All You Need to Know About Exocrine Pancreatic Insufficiency

Here at My Pet Nutritionist, we help customers tackle a host of different health conditions and concerns. Some diseases our customers’ dogs come to us with are common, and simple, others are not so common, and more complex. Exocrine Pancreatic Insufficiency is one of the not-so-common examples of health concerns we have helped customers with. While it is rare, and not tested for as standard, we are beginning to see more and more cases of EPI, so this blog post will be a great educational tool for those who want to learn more about EPI, as well as those who’s pet has been diagnosed with it.

What is EPI?

EPI, as its commonly called, is shortened from Exocrine Pancreatic Insufficiency. ‘Exocrine’ is the system to do with the body’s enzymes. The pancreas is an important part of the digestive system, and also an important part of the exocrine and endocrine systems.

The pancreas is an organ, located in the right side of the abdomen, close to your dog’s stomach. There are two parts to the pancreas – the exocrine pancreas and the endocrine pancreas. The endocrine pancreas releases the hormone, Insulin, which controls blood sugar levels. The exocrine pancreas releases enzymes responsible for food digestion, particularly the macronutrient, protein.  
In those suffering with EPI, the pancreas is unable to produce enough of these enzymes, which leads to major malnutrition, unless treated daily.

EPI is an incurable disease, and requires daily management to keep symptoms at bay.

Findings Here

Symptoms of EPI

There are a number of symptoms associated with Exocrine Pancreatic Insufficiency. Many of these symptoms are common symptoms of other health conditions, which makes diagnosis of EPI quite tricky, but the symptoms can be severe, and in some cases life threatening. Here’s some of the main symptoms you could expect from a dog suffering with EPI include:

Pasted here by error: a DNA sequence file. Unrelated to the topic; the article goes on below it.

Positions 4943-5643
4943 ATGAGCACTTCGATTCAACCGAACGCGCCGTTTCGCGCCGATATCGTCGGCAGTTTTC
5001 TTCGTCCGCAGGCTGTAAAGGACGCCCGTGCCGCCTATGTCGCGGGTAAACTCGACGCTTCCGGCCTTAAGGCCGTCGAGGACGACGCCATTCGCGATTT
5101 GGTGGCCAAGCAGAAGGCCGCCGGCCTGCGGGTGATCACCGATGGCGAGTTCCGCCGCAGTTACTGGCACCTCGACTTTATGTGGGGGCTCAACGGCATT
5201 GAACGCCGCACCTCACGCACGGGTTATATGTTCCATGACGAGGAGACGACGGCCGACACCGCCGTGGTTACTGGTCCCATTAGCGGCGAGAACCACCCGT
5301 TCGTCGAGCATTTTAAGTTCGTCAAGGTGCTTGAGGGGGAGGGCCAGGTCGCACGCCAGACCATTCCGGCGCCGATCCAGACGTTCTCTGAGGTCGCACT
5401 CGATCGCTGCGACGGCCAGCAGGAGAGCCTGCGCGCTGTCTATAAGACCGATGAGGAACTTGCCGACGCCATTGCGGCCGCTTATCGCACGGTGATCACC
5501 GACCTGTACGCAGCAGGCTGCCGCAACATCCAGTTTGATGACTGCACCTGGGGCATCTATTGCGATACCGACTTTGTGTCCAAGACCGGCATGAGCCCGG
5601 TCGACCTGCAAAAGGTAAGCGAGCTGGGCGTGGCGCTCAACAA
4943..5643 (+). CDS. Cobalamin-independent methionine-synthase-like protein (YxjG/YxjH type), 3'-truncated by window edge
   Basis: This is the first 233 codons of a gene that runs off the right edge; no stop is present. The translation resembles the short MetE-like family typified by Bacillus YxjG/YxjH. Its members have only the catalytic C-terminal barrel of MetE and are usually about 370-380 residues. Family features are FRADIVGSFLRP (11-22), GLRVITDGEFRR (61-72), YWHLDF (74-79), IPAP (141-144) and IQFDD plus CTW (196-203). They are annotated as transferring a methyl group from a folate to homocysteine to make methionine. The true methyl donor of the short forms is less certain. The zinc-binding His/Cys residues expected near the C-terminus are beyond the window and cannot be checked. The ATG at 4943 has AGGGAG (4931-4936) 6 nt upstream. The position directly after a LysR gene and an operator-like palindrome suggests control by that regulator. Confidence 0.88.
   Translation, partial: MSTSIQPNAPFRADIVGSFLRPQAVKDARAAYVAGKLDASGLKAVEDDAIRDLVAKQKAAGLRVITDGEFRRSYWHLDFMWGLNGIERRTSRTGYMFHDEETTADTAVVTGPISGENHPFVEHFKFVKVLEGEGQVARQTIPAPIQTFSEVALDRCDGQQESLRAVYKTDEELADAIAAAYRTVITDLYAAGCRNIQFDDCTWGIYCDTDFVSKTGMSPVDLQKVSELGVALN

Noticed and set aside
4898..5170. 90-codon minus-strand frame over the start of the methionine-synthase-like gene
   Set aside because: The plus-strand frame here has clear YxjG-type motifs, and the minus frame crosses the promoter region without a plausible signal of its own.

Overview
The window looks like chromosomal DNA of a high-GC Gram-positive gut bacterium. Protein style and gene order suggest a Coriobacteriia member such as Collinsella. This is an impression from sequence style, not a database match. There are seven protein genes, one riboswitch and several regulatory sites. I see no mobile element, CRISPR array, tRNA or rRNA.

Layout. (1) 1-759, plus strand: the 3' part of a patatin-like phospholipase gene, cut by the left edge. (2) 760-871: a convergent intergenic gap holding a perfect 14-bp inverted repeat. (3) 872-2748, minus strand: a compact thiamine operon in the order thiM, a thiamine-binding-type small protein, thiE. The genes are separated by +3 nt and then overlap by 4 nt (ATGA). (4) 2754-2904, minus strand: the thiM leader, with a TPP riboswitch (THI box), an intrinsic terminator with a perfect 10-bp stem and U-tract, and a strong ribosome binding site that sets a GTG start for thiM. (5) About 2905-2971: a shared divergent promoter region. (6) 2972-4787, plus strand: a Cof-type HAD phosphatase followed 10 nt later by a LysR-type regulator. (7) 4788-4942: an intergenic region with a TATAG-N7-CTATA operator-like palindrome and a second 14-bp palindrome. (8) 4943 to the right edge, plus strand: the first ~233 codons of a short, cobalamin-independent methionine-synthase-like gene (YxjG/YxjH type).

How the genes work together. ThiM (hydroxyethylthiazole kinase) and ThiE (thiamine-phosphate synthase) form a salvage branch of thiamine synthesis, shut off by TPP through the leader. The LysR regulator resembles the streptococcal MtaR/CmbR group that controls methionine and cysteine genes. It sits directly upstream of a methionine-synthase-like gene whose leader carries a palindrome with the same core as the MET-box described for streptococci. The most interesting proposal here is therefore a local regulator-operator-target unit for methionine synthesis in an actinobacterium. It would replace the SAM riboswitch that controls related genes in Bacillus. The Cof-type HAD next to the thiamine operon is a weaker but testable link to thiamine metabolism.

• Rapid weight loss
  • Lack of ability to put weight on
  • Insatiable appetite
  • Chronic diarrhoea
  • Mucus in the stool
  • Vomiting
  • Lethargy/fatigue

If your dog has a number of these symptoms, it is extremely important you have your dog assessed by a veterinarian, as EPI dogs can go downhill very quickly.

Findings Here

Diagnosis of EPI

Exocrine Pancreatic Insufficiency is rarely routinely tested for upon first signs of symptoms, and is regularly misdiagnosed. As the disease is quite rare, and little is taught about it in initial veterinary qualifications, dog owners who suspect this disease often have to specifically request for testing for EPI in their initial consultations.

So how is EPI diagnosed?

There are two tests carried out in those with suspected EPI. A fasted blood test, and a faecal test.

Once the sample has been taken, the test used is called a Canine Trypsinogen-like Immunoassay (or cTLI for short!). For this test, pets must be starved for a minimum of 6 hours – this is usually best done overnight. Trypsinogen is a non-activated enzyme; known as a proenzyme. The pancreas of healthy individuals secretes Trypsinogen into the small intestine with other enzymes in the mix, where it converts to Trypsin – the activated form, which is used to digest proteins. It is very much normal for Trypsinogen to be detected in blood tests of healthy animals, because a little Trypsinogen leaks into the blood stream where it is circulated around the body.

How do cTLI results differ for those with EPI? The results from a cTLI of a dog with EPI will show as low to no Trypsinogen when analysed. This is because those suffering with EPI have a reduced functionality of the pancreatic tissues, resulting in less Trypsinogen being secreted into the intestine, and therefore less leaking into the bloodstream, if any.

Findings Here

Another blood test is usually carried out in cases where EPI is suspected, to test for levels of Vitamin B9 (Folate) and Vitamin B12 (Cobalamin). While these vitamins aren’t directly related to the pancreas, they can easily be affected by a poorly functioning pancreas due to the affect EPI has on the microbiome of the gut. Blood serum analysis for Vitamin B12 will be low, as EPI can lead to B12 deficiency, whereas serum analyses for Folate will usually come back in excess. You can read more about high Folate and it’s relationship with low Vitamin B12, and how these are affected by the pancreas in our blog here.

Findings Here

Let’s move onto the faecal testing side of EPI diagnosis. The test carried out is called a Faecal Elastase Test. This test is for another of the pancreatic enzymes used during digestion, called Elastase. As with all enzymes, Elastase performs a specific job – it’s role in digestion is to help break down fats, carbohydrates and proteins, for use by the body for energy, growth, and cell maintenance. Healthy individuals with a well functioning pancreas will have elastase in their stools, however those with EPI will not produce as much elastase due to damaged pancreatic tissues, so elastase would be lacking in faecal samples.